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No its not necessary long run phenomenon it can hold in short run as well. Rather what matters is how competitive markets are and whether there are any market failures such as externalities etc. To be even more specific under the first theorem of welfare economics if markets are competitive, complete, information is symmetric, there are no externalities and ...


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The definition that you are using to describe markets is one beloved by neoliberal economists, otherwise known as market fundamentalism. It's very reductive, hence the term. Nomadic societies like the Plains Indians didn't have markets in the way that we now understand them. There would have been exchange and barter, but to understand them as markets is to ...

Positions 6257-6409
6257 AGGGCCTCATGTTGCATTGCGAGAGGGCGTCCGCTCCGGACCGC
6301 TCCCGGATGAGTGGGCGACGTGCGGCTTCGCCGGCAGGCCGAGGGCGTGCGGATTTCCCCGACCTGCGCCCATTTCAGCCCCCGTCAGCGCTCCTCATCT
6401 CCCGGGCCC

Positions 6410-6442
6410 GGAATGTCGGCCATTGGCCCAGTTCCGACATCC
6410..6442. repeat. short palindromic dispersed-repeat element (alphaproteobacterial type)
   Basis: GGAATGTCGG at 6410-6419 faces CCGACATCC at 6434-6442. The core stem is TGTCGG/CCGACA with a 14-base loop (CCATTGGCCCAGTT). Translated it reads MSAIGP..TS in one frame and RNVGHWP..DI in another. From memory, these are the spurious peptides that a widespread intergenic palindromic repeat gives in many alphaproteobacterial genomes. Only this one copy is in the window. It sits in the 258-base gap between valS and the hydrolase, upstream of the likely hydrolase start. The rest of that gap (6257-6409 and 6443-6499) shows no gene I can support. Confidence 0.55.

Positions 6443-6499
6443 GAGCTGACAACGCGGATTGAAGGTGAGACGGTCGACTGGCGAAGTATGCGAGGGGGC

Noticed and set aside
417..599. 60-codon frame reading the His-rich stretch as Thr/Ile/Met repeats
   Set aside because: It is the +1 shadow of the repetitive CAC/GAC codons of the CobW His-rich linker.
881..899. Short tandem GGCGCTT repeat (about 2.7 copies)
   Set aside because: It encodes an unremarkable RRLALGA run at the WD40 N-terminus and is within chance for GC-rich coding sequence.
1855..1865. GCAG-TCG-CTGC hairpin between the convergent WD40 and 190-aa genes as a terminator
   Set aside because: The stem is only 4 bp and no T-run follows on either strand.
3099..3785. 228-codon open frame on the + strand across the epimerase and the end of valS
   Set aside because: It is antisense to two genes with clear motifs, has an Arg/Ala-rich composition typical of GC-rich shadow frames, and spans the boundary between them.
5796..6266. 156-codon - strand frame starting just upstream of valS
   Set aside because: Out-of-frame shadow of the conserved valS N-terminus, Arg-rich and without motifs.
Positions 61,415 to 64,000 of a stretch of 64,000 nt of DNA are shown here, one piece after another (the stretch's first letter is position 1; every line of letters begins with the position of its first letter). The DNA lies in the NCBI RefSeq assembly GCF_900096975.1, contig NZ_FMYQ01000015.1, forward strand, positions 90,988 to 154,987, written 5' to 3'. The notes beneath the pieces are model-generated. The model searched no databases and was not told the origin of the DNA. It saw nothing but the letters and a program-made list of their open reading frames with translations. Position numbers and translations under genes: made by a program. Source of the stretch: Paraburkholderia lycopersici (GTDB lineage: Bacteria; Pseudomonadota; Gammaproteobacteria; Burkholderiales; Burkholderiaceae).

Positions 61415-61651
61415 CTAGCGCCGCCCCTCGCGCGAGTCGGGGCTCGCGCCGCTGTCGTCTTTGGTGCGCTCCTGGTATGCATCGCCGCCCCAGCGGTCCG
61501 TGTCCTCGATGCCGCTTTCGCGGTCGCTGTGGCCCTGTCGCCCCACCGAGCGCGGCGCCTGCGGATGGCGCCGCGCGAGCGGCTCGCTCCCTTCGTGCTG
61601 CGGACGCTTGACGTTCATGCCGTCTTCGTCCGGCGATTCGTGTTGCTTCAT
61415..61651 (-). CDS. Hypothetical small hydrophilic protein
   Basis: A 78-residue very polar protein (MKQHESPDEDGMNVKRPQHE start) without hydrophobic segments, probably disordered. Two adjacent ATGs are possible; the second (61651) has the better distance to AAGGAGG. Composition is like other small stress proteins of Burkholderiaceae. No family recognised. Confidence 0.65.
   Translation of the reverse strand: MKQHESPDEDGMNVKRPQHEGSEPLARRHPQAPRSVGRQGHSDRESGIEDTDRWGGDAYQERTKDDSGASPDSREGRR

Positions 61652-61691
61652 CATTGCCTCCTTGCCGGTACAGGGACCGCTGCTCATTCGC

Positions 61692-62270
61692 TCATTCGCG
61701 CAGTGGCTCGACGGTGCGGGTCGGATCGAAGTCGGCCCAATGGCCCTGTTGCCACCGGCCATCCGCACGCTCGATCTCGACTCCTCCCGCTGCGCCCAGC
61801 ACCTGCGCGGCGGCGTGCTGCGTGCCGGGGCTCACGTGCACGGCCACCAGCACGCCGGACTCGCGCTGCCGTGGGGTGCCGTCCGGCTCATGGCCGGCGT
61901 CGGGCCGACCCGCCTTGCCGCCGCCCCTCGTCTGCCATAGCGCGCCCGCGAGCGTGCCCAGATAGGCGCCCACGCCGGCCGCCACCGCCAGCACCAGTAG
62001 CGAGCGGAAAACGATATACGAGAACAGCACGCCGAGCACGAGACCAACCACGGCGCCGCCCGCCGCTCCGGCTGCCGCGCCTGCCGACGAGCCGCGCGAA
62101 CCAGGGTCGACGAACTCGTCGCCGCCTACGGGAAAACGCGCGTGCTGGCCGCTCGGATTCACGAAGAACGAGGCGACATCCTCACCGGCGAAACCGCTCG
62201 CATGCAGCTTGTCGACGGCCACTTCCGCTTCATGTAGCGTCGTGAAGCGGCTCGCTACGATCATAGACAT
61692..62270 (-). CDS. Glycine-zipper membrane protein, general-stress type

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Wherever a society exists, there is repeated exchange. And wherever there is repeated exchange, there are also markets. (Of course, markets can vary in the degree of their development/functioning. One market may be better developed/functioning than another in that it has more frequent transactions, better enforced property rights and contracts, greater ...


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If you mean that if there was ever a society in which there was an agreement NOT to produce a market, I'd say no, there was never such a society. Even in socialism there were commercial relationships between humans. NOW it depends on what you understand as a society. I'm not sure but I understand the Amish have no market at all.


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